We have been traveling all over the place this summer, mostly for cello: Montana, Chicago, Claremont, Chicago, Santa Monica, Aspen. I want to show you pictures of everything. But it would mostly look like kids playing video game in a lot of airports. Or me losing my mind.
My sons played music with kids all over the country. The older one tried to get as much alone time as he could, so we were twenty minutes early to everything:
The younger one tried to make as many friends as possible. Which meant being on their phones, together, of course.
Early on in the summer, I told myself I needed to limit their video game time. Even though I say all the time that limiting video games is misguided and stupid. I still worry. What if I’m wrong? Is it okay to be an outlier with my kids?
Then we met my friend Sharon, and her sons. We took the boys to a trampoline park, because any mom of boys knows that tired boys are manageable boys, and besides, we’d be able to talk to each other uninterrupted only while the boys did back flips.
But here’s what happened: they decided they’d rather go for walks. To play Pokemon GO. (When have boys asked parents to take them on a walk?) And they met lots of kids looking for the same Pokemon they were. They had fun, outside, meeting their goals. (The same is true of me and Sharon.)
Sharon is a stickler for video game time, but she was laissez-faire about Pokemon. And now I know why: Strictly speaking, Pokemon GO is better for kids than school. Take a look at this:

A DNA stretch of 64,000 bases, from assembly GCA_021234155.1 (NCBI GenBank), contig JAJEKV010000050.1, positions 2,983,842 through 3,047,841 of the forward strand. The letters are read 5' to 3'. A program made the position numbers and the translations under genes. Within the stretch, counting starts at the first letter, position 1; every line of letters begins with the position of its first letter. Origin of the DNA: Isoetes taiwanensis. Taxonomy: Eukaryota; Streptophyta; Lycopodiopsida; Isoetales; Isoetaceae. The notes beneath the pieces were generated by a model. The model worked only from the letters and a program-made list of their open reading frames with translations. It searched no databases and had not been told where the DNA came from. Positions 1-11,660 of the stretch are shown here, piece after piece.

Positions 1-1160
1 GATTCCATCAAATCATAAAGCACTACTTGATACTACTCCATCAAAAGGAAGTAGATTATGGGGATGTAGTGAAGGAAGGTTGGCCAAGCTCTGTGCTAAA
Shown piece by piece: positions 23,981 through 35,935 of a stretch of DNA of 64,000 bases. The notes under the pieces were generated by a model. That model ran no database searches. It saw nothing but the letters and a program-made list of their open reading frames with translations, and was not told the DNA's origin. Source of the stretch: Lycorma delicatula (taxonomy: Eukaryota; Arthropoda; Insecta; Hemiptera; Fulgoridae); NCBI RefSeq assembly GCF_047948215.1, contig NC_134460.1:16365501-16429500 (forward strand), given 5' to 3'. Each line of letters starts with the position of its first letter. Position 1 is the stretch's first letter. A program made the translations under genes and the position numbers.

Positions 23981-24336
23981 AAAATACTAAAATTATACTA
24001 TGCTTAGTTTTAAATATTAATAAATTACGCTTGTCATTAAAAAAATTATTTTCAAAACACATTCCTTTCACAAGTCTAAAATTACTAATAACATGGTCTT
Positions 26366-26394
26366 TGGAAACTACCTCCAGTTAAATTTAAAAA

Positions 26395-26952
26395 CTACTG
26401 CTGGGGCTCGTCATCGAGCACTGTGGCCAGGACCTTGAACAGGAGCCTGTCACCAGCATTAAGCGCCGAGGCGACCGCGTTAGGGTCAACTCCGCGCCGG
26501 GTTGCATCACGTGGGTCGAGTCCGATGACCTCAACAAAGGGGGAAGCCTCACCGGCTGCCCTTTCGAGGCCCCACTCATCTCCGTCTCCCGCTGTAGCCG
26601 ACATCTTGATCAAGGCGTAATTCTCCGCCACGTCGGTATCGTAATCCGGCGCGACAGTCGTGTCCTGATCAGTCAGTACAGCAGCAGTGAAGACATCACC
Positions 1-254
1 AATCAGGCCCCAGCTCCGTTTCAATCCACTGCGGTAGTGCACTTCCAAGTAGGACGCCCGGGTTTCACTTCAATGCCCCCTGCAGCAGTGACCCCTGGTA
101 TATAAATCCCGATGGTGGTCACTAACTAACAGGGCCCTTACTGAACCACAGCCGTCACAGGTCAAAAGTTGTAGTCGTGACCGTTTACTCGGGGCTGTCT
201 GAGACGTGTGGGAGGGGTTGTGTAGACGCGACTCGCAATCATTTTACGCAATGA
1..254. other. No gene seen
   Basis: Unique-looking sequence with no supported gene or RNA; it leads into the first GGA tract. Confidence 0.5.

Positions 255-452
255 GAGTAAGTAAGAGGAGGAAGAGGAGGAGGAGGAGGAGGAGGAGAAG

Here are the reasons people say video games are bad:
Sitting in one place is bad.
Avoiding social life is bad.
Lack of appropriate goals is bad.
Here is what happens in school:
You sit in one place for nearly all of the hours of school.
You are quiet unless the teacher gives you permission to talk.
Schoolwork goals work best at the mean, not for you.
Here’s what you get with Pokemon GO:
You have to walk around outside to play the game.
You play with people are are physically in the same place you are.
You set goals for yourself, make plans to meet the goals, and go up levels as a result of diligent work.
Sharon wouldn’t agree with me. She’s too pragmatic to let her kids play video games with no limits. Plus, her sons are black, and she thinks they don’t have nearly the leeway to operate outside the system that white kids do—especially boys.
But I’m convinced that the emergence of Pokemon Go accomplished more than doubling the value of Nintendo in one month: It forces parents to reexamine their fear that their kids will play video games all day if they don’t go to school. Because the dangers people think of when they think of video games are really the same dangers they accept when they send their kids to school.